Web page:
Stilettos, short skirts, craft cocktails—and an albino alligator. San Francisco tends to push the envelope, but this Thursday night event has its own unique twist. The city’s premier science museum presents themed Nightlife events, ultra-popular with the city’s young and hip. Each week, the Academy’s savvy staff figures out new ways to shed light on cool topics, such as the secrets of animal migration, or how creatures see in the inky dark of night. Exhibits give you a rare chance to chat with academy scientists or see animals up close. Live music keeps things thumping, and designer drinks that are matched to the theme are served at different locations. As for that alligator, that’s Claude, a natural albino morph who lives in the Academy’s swamp exhibit.
So much of the magic of the modern era happens invisibly and at nano scale, but The Tech Museum of Innovation—or simply “The Tech”—does a great job of creating a fun laboratory and learning experience for curious people of all ages. Dive into interactive exhibits showing the power of technologies ranging from robots to gene-splicing to alternative energy. Let virtual butterflies alight on your arm, and let the kids play with the ultimate video games—you’ll probably want to play too. Another highlight is the Silicon Valley Innovation Gallery, showcasing the machines that revolutionize human thought, creativity, and communication. Man does not live by bits and bytes alone—so relax in the café, the peruse tech-and-science-y items in the gift shop (especially great for holidays and birthdays).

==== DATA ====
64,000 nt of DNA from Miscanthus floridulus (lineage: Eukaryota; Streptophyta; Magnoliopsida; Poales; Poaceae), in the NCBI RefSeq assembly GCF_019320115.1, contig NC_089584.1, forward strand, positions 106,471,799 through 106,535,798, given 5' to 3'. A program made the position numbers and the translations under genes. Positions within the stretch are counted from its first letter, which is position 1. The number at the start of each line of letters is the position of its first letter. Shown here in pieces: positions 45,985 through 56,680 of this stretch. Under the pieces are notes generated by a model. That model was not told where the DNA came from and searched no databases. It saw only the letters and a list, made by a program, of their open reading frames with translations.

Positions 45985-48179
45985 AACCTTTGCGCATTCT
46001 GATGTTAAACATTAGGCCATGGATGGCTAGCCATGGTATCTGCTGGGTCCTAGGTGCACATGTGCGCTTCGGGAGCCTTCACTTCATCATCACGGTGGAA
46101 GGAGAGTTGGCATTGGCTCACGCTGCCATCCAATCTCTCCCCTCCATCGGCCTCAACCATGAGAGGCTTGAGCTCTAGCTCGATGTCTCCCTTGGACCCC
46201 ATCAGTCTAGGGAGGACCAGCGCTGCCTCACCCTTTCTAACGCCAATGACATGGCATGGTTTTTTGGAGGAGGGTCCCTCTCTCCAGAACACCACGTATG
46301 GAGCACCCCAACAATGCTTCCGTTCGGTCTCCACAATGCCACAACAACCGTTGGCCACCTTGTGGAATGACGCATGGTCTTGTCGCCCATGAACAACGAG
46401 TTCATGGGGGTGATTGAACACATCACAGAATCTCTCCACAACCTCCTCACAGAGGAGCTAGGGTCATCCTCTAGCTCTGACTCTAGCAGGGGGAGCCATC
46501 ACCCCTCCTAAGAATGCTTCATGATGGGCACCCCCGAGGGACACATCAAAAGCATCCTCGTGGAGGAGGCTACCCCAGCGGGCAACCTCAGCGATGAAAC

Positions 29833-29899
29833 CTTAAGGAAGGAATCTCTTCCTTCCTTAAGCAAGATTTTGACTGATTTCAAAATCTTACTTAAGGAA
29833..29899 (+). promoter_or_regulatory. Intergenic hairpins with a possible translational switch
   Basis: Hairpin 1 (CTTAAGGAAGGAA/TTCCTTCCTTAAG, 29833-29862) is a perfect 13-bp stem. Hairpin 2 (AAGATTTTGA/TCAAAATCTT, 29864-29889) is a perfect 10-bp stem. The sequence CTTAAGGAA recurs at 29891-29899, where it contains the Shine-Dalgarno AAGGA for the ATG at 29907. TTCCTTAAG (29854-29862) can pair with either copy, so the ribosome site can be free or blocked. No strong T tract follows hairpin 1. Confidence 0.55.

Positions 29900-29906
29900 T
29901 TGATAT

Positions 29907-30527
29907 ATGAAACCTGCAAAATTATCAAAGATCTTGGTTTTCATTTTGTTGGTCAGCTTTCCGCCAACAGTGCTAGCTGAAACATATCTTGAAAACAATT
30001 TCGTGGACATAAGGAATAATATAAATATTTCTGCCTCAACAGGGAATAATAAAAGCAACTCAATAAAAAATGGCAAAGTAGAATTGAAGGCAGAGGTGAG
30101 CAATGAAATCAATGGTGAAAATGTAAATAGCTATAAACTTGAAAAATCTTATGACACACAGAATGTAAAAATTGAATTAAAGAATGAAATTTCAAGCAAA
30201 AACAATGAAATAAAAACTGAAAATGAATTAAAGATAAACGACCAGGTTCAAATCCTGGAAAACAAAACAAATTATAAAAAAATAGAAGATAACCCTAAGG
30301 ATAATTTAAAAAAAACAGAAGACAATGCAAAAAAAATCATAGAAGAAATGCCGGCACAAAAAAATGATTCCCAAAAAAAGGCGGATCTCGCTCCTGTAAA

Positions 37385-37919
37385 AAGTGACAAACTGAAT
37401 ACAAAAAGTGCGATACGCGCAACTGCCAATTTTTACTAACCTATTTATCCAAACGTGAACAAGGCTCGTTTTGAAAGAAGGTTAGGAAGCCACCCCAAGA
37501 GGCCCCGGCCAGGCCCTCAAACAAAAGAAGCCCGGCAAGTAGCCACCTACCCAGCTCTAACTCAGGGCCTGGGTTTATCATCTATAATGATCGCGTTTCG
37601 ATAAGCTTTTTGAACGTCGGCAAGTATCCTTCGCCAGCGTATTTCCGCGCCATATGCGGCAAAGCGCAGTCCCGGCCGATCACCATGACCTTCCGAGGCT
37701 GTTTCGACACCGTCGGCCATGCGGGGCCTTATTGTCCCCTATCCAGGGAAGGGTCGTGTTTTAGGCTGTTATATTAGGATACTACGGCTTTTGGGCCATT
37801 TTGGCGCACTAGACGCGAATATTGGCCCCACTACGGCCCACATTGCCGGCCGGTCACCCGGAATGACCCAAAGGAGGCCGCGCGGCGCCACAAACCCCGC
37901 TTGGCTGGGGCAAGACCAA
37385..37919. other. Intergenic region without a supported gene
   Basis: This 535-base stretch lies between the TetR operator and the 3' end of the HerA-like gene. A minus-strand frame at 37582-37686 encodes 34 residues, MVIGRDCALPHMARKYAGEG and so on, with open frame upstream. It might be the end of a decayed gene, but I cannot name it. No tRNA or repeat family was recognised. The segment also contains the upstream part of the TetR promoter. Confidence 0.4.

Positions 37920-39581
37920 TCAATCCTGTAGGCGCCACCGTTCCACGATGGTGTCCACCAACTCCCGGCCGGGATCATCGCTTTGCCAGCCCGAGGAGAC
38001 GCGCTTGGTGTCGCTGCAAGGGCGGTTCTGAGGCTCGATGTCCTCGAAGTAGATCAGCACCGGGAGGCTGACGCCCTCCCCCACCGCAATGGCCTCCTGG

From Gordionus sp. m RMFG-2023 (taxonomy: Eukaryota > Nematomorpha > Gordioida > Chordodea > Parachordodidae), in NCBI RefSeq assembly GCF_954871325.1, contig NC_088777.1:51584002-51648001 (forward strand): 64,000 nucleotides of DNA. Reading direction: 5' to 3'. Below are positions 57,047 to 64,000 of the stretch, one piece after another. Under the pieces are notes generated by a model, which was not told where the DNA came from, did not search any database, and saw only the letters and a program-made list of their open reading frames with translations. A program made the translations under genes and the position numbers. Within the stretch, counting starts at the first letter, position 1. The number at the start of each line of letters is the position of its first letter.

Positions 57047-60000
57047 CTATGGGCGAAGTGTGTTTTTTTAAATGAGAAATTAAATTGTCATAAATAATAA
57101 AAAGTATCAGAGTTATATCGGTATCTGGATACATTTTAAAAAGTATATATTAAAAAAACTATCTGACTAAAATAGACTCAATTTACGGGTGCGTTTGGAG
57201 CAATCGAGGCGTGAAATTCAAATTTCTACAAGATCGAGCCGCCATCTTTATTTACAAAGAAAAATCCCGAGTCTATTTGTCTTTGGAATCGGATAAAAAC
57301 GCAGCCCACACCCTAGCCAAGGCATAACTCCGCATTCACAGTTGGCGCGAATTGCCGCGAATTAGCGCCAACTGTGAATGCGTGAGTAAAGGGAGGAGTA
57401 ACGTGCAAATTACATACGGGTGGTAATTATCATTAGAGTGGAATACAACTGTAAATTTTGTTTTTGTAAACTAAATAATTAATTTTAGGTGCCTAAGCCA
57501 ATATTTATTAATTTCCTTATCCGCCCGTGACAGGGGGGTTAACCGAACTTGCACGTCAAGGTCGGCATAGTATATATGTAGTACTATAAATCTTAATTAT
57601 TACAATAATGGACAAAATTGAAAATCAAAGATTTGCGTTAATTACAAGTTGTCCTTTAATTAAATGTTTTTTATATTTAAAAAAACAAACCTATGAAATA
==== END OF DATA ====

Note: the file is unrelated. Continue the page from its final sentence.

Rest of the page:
Hands-on exhibits are the name of the game at this space-centric science center perched in the Oakland Hills, in the East Bay. Give a moon landing a try, get cool insights into climate change, and learn about plasma--the matter that makes up the sun. Then head to Chabot’s piece de resistance—a trio of spectacularly powerful telescopes (named Nellie, Leah, and Rachel), all aimed skyward to peer at stars and track celestial objects such as asteroids and comets. You and your kids can gaze and track as well—not through Nellie and her sister scopes but through smaller, on-site telescopes—a real plus if you time your visit for evening hours. The observation deck also offers sweeping views of the San Francisco Bay region
Get a great look at the stars—even if you visit during daylight—by catching a show in the center’s 70-foot full-dome planetarium, outfitted with a cutting-edge digital projection system. (Or go retro and catch one of Chabot’s old-school laser shows.)
Insider’s tip: Check Chabot’s calendar for special astral events, such partial eclipses and meteor showers; join astronomers to look at and learn about these amazing natural light shows.
This remarkable “hands-on” museum, dedicated to the science of learning, fills a former waterfront pier with hundreds of innovative exhibits and demonstrations. The cavernous space is ideal for kids with lots of energy, who love to dash from one clever exhibit to the next—from learning about sound waves, to playing with prisms, figuring out magic tricks, and learning how fog is formed. Exhibits change regularly, so there is always something cool and new to discover. There’s also a small theater; check the calendar for special films and presentations.